What Makes News?
What makes news is not always as cut and dried an affair as it seems. Certainly in terms of the different media organisations it can differ widely, with the amount of space given to certain events differing wildly between one place and another.
The basic rules of what makes news though are that the public will be interested in it and that it is new information. After this, the different media organisations tend to set their own news agenda. Some front pages stories from one paper will not be picked up at all by another one while major stories from the TV may be covered only in brief in a paper.
Major EventsThere are some major events that always make the news because their importance is so huge it cannot be underestimated. These are the type of life changing events for people the world over which newspapers devotes pages upon pages to and radio and TV stations hours of coverage.
In recent years, this has tended to be terror-related stories with 9/11 being the most notable. The day after 9/11 all papers carried stories with many pages about the events while all TV stations were virtually devoted to this world-changing event.
There are other major events that will always make news but not be quite so dominating. The death of the Pope a few years ago was one such example of this – with that and the subsequent election of a new Pope being reported in a variety of ways across the media.
CelebrityWhether celebrities and their lives really make news is up to the individual to decide for themselves for there are certainly plenty of places they can read about them and also plenty of places they can avoid them.
Putting public interest and privacy issues aside for a second and it certainly would seem that celebrity news is news because many sectors of the public are interested in it and the majority of it which we hear daily is new. One possible place it falls down is that much of it is rumour or hearsay and so it is difficult to assess whether it is actually new or whether it is just one person’s interpretation of facts we already knew.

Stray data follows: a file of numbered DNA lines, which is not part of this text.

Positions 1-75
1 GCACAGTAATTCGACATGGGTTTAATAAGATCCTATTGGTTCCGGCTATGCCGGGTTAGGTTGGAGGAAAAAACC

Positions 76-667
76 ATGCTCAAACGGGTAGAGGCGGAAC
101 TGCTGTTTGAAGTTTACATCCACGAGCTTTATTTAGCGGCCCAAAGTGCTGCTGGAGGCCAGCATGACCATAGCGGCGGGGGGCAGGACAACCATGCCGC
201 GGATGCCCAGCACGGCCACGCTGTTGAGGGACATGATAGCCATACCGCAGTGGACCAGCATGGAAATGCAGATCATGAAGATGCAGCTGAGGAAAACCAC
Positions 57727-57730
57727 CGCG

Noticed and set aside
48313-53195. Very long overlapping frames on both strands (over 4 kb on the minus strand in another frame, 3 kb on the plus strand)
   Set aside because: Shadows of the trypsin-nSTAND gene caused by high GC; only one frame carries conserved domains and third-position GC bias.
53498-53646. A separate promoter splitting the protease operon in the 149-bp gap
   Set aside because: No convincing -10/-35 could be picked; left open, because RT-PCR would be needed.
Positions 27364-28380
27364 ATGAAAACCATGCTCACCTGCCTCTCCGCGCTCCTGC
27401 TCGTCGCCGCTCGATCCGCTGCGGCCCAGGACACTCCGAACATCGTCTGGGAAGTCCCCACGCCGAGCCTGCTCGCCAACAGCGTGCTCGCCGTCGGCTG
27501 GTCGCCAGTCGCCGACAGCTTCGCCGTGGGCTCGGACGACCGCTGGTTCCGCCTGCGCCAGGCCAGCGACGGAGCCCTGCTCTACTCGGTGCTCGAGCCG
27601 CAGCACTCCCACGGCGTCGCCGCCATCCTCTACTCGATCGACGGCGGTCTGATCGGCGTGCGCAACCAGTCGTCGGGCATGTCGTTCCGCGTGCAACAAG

But in today’s celebrity driven culture, it is big business whether we agree or not, and while there are still people who will get annoyed if organisations such as the BBC devote time to covering celebrity stories, for the most part, those who want it can find it in abundance and those who do not can by and large avoid it.
PoliticsPolitics has made the news for centuries. But in the type of society we live in today, politics is not the draw it once was for many people. Thus, there are plenty of people who will argue that the minutiae of what politicians are doing and saying on a daily basis is not news, sometimes because it will never come to fruition and sometimes because they feel it is political point scoring and nothing more.
But much like celebrity news, politics is catered for very differently in all areas of the press. A story which a major broadsheet newspaper leads on may only be covered in a filler in a tabloid or possibly not even at all. These newspapers know what they want and also how to give it to their readership. The problems lie in places like the BBC who have to try to please all aspects of society and alienate no-one.
One thing is clear from looking at what makes news and that is that because there is so much information out there, no one could ever find out everything which is going on from simply watching one news programme or reading one newspaper. If someone truly wants to know about every aspect of news, from high to lowbrow, from politics to celebrity news, then they need to read and watch a broad spectrum of news.